Bhandari’s conspiracy theory explains official ambivalence about the Karmapa’s status. Delhi’s non-recognition of something that is for only Karma Kagyu Buddhists to decide makes no difference in religious terms and can even be commended as an admission of the limits of secular jurisdiction. But petty pinpricks like taking away minor privileges he previously enjoyed indicate malice. Leave alone the motorcades that even junior state ministers flaunt, the Karmapa has to check in at airports and go through security like anyone else. He accepts it with dignity though Delhi throws a tantrum when even a Bollywood star is subjected to the same routine at American airports. While the ban on entering Rumtek monastery, which his predecessor established as the seat of the lineage, is attributed to the court case filed by a rival, there is no justification for rejecting the pleas of Sikkim’s government and people to let him visit the state where three other Karma Kagyu monasteries are clamouring to welcome him.
Rumtek and the oral teachings of gurus who received them there from the 16th Karmapa were additional reasons for coming to India. The Karmapa also sought the Dalai Lama’s blessings and wanted to spread the Karma Kagyu message abroad like his predecessor. He could not do that from Tibet. “India, in contrast to communist China, is a free country, a democratic country that is based on the rule of law,” he told his followers on Wednesday, advising patience because “the truth will become clear in time … There is no need to worry.”
One explanation for the persecution is that a genuine fit of China-neurosis grips a government seeking to atone for ignoring floods of Saudi funds invested in mosques and madrasas. The government’s Research and Analysis Wing peremptorily calls leading research institutions to demand details of whatever their academic guests from China said or did. It’s like the policeman who turned up in my editorial office to ask that I should report everything the diplomat who was scheduled to call the next day said. When I threw him out, a civil servant friend warned that since the policeman had to submit a report, he would invent one about my talks with the diplomat! Like the supposedly seized Chinese SIM cards and the enforcement directorate’s claim of records of conversations between His Holiness and Chinese officials which the Karmapa’s office dismisses as “fiction masquerading as journalism”.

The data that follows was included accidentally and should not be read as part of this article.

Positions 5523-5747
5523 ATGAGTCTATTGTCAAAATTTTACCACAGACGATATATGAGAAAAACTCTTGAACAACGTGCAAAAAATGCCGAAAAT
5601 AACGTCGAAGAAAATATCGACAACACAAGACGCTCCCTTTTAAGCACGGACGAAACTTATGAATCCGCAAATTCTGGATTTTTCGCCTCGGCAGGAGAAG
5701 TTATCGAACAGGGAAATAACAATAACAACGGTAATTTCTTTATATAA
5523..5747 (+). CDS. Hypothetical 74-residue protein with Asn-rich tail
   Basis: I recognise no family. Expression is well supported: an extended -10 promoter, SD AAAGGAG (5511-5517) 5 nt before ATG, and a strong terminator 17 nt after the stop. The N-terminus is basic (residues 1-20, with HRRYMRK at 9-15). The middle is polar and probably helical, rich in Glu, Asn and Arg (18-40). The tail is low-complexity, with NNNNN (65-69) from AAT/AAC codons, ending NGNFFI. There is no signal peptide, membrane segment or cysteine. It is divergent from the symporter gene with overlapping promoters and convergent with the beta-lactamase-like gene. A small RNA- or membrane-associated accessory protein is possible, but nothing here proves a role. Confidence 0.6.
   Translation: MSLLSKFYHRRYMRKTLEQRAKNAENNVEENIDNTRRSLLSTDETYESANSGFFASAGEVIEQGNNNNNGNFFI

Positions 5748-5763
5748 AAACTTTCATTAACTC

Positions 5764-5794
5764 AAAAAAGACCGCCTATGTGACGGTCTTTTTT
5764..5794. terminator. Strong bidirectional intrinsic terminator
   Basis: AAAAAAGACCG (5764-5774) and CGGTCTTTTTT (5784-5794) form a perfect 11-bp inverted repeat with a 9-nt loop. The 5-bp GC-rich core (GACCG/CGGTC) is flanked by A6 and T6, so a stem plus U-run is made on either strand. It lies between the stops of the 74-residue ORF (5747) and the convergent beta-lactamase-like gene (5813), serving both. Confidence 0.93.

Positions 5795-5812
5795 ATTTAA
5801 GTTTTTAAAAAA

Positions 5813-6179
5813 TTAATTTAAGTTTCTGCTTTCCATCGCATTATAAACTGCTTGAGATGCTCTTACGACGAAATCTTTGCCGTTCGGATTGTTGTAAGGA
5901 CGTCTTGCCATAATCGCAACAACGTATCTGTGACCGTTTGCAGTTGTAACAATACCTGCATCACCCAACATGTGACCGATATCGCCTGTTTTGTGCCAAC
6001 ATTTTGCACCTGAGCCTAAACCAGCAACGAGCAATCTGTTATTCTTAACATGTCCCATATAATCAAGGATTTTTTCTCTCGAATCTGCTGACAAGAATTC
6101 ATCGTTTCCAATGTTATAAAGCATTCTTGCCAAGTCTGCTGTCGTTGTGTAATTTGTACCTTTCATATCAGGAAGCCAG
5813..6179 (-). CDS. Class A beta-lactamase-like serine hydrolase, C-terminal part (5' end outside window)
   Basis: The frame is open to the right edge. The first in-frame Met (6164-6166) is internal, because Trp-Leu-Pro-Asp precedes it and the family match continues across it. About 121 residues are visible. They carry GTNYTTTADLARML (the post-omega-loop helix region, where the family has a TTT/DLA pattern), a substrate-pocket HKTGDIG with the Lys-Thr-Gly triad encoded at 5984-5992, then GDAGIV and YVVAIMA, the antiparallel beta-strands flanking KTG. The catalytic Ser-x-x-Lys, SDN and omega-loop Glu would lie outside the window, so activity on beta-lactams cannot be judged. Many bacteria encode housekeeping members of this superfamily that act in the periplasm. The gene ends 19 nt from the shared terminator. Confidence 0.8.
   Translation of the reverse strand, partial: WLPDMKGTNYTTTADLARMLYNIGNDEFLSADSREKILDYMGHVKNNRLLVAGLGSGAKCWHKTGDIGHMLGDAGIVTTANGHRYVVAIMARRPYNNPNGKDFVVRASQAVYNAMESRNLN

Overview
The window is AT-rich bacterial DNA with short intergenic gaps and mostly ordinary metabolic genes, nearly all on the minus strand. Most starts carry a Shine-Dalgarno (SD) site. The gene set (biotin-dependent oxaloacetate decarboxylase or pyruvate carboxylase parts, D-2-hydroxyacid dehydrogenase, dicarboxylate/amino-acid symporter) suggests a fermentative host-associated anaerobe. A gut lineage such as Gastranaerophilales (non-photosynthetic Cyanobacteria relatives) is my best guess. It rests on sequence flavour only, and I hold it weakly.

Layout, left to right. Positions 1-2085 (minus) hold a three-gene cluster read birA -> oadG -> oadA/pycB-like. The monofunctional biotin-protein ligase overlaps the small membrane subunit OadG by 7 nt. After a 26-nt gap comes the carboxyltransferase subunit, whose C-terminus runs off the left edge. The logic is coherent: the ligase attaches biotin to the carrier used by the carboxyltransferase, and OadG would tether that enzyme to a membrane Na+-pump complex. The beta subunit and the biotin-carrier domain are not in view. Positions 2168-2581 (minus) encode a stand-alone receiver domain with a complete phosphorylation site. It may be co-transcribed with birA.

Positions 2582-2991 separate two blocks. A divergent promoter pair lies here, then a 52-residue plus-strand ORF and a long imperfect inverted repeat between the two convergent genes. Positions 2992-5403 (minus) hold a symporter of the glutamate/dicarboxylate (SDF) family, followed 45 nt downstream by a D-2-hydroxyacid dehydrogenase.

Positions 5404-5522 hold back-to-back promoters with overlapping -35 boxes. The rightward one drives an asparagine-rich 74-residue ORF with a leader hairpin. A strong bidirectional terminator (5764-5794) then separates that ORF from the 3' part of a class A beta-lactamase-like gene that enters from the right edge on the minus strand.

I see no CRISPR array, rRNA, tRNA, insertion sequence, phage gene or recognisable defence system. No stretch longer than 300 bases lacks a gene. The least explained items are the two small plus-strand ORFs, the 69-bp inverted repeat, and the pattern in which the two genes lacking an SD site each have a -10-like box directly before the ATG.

Secondly, official agencies may be trying to whip up controversies to distract attention from the government’s own stink of corruption. A mix of godliness, wealth and espionage involving a 900-year-old youthful monk whose adventurous journey across the Himalayas captured the world’s imagination is more exciting than 2G spectrum. A third reason could be the letter an American devotee sent Sonia Gandhi, without consulting the Karmapa, condemning the “violation of his human rights” and the “blatant abuse of his freedom for religious expression”. The recipient cannot have been amused, but one hesitates to think of the persecution as retaliation, especially since the Karmapa’s office issued a conciliatory clarification.
The most bizarre explanation is that Indian intelligence always knew that China had created an eight-year-old Karmapa to be smuggled into India seven years later so that he could amass a fortune here and set up a string of Himalayan “China study centres” after another decade. Though the intelligence folk always knew he was “a security threat”, they played along expecting reciprocal concessions. Instead, China’s hardened stand on bilateral disputes provoked the intelligence outburst, “We have kept quiet for too long!” This theory prompted a veteran academic’s comment that more centres are welcome because we should study our northern neighbour far more seriously.
The trump card is Delhi’s reported wish to crown a rival claimant whose sponsor is believed to have civil servants and intelligence personnel eating out of his hand. “They can’t shove a pretender down our throats!” exclaims an outraged Buddhist who marched for hours in Wednesday’s show of solidarity with His Holiness. Such motivated arbitrariness would betray the pride with which P.V. Narasimha Rao once told me that no other country had shown similar hospitality to Tibet’s people and prelates. It would also reduce India to the level of medieval European regimes that created popes to do their bidding and of China whose attempt to foist a make-believe Panchen Lama on Tibet made a farce of Buddhism’s second highest incarnation. It’s high time the prime minister intervened for the sake of India’s reputation and to ensure that national security is not trivialized."